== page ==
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Utah climbers to join 'American Ninja Warrior' competition

Published May 12, 2017 10:33 pm
This is an archived article that was published on sltrib.com in 2017, and information in the article may be outdated. It is provided only for personal research purposes and may not be reprinted.

For all intents and purposes, Devin Stratton shouldn't be alive.

On a cold day in January of this year, while skiing in the Mount Timpanogos backcountry north of Provo; Devin accidentally went off of a roughly 100-foot cliff. His chances of walking away from a fall like that without an injury were one in a million.

But he did. He walked away, unscathed.



But Devin and his friend Matt Reeves aren't much for statistics. Both men have been recently invited to compete in the "American Ninja Warrior" competition, which pits competitors against one of the hardest obstacle courses known to man.

On May 22, both Reeves and Stratton will make their way to the preliminary rounds, or qualifiers, out in Denver. If they can make their way through the course in the allotted time frame, they'll be invited to the championship rounds held in Las Vegas later this year.

"I applied a while back, and didn't even get a look," said Stratton. "But this year I'm headed out. It's pretty exciting."

Reeves, who was with Stratton on the day he took the 100-foot plus fall off of the cliff, doesn't seem to carry the weight of nervousness about him either; during training sessions he mostly smiles and laughs.

"The wall run is what gets most people," he says as he lifts his arms in the air, demonstrating a technique for an obstacle used in the show. "You gotta run hard, with short approach, and get those arms up there."

The duo both train formally for the event, but mostly have been doing what they usually do in their spare time: climb, hike, and the occasional workout.

"Climbers have a big advantage when it comes to '(American) Ninja Warrior,'" said Aaron White, a friend of Stratton and Reeves. "You see a lot of endurance people, and strong people, but you'd be amazed at the finger strength it takes to do some of these obstacles."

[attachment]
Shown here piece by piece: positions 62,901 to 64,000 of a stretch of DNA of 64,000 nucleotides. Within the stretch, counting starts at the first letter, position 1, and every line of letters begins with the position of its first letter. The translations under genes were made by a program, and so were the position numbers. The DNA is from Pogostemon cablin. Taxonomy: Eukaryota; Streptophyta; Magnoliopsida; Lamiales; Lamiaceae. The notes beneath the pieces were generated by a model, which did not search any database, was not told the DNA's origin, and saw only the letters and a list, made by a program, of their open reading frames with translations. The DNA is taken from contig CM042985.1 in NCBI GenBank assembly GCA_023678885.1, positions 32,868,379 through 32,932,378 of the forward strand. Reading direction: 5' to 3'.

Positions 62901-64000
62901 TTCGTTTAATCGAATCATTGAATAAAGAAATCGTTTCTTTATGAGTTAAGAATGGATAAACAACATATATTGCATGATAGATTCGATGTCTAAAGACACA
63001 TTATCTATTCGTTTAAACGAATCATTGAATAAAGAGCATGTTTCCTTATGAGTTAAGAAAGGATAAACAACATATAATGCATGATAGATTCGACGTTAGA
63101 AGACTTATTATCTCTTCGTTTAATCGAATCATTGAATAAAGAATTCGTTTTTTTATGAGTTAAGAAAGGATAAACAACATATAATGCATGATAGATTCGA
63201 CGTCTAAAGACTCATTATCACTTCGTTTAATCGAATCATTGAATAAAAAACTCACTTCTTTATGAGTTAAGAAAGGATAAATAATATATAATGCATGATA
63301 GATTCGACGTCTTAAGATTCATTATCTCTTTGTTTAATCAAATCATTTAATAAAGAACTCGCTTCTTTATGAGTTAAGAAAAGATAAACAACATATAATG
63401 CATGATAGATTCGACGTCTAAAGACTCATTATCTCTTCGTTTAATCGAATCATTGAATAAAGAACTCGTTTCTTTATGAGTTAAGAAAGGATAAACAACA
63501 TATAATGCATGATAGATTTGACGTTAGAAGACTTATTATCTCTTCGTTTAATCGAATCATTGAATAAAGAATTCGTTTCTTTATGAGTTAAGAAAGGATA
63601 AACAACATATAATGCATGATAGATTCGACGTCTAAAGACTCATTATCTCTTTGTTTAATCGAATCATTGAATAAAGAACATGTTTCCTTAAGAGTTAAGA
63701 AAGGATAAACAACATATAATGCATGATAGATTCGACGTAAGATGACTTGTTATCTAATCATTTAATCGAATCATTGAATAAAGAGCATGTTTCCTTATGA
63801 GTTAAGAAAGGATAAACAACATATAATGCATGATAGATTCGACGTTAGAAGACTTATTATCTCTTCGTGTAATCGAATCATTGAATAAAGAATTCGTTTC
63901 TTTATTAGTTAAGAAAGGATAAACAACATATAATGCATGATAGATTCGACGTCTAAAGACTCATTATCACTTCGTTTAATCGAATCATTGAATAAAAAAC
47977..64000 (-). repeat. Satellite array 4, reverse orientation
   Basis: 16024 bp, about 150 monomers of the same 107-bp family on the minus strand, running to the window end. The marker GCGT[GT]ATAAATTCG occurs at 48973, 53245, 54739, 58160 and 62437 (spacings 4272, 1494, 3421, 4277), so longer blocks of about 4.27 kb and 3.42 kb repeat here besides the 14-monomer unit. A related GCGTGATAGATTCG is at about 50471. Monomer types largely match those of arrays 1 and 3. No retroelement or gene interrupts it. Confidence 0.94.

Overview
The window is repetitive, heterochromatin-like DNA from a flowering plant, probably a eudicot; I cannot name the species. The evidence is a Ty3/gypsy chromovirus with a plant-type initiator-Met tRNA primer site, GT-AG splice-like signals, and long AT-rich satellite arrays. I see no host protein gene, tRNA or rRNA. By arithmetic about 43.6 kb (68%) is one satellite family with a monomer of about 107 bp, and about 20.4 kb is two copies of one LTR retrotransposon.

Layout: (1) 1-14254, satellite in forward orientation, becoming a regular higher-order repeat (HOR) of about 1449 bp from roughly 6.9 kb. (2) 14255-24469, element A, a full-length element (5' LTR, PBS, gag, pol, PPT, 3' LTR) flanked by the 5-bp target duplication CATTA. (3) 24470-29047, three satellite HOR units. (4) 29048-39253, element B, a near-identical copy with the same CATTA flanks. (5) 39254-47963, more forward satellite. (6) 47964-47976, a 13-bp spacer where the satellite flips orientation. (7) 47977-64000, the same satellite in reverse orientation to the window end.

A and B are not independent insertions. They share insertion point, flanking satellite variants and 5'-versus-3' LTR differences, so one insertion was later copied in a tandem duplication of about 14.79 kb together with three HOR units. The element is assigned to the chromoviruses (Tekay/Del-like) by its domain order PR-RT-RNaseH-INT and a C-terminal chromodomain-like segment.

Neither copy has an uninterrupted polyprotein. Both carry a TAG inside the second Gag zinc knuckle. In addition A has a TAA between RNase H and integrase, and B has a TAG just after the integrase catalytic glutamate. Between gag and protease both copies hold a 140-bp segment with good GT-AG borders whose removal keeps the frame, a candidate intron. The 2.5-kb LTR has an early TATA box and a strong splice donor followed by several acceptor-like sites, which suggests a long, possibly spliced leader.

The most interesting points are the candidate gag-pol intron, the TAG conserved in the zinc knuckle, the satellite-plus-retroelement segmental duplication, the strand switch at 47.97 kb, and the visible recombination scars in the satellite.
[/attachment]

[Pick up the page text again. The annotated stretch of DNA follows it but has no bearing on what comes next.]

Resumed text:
White, who knows others who have tried out for "American Ninja Warrior," has his own obstacle course of sorts set up in his backyard. The set up consists of differently shaped holds, much like rock climbing holds, that are suspended by rope, and other swinging obstacles that one needs to hold on to, with their legs suspended, as they swing through the course. After that, the person then grabs a hold of the salmon ladder.

A salmon ladder is much like a normal pull-up bar, except when one is through with a single pull up, they bring the bar, in the air, to another rung that is above the previous rung.

It's obstacles such as these that pepper the "American Ninja Warrior" course, a course that changes every year and is largely kept a mystery until it is unveiled and competitors are on the course.

"So we don't know what the course is going to look like," said Reeves. "We just have to train for everything, sort of."

"American Ninja Warrior," or ANW as it's popularly known, has stemmed from the wildly popular Japanese show, "Ninja Warrior," or "Sasuke" as it is known in Japan. Both shows are notorious for being nearly impossible to win, with four stages of obstacles that the majority of contestants fail at.

In the U.S. show's eight seasons, few have even made it past stage three of four, let alone completed all four stages. To put this into perspective on how rare it is for someone to win the competition, there wasn't a crowned winner of the show until season seven, after thousands of competitors had entered and failed, and after years of the show being in place.

The show had gained popularity in Japan, but since has been aired in different iterations in countries such as Singapore, Malaysia, Turkey, Sweden, Denmark, United Kingdom, Bahrain, China, Indonesia and Vietnam, with versions also launching in France, Germany and Italy in 2016. An Australian version will launch on Nine Network in 2017, according to Wikipedia.

Despite the odds stacked against them, failure was not something discussed by the duo while they trained. Instead, Reeves and Stratton were more focused on the individual obstacles themselves, where and whether or not they were going to camp in Colorado during the qualifiers, and planning their next climbing trip.

As it were, the two men are not even giving failure a thought; the elephant in the room, it seems, was just a small mouse. A tiny piece of the overall picture, the possibility of failure in the world's hardest obstacle course is much more a part of the lure than it is a deterrent.

"I'm just going to have fun," Stratton said of the experience.

 

 

 

 

 

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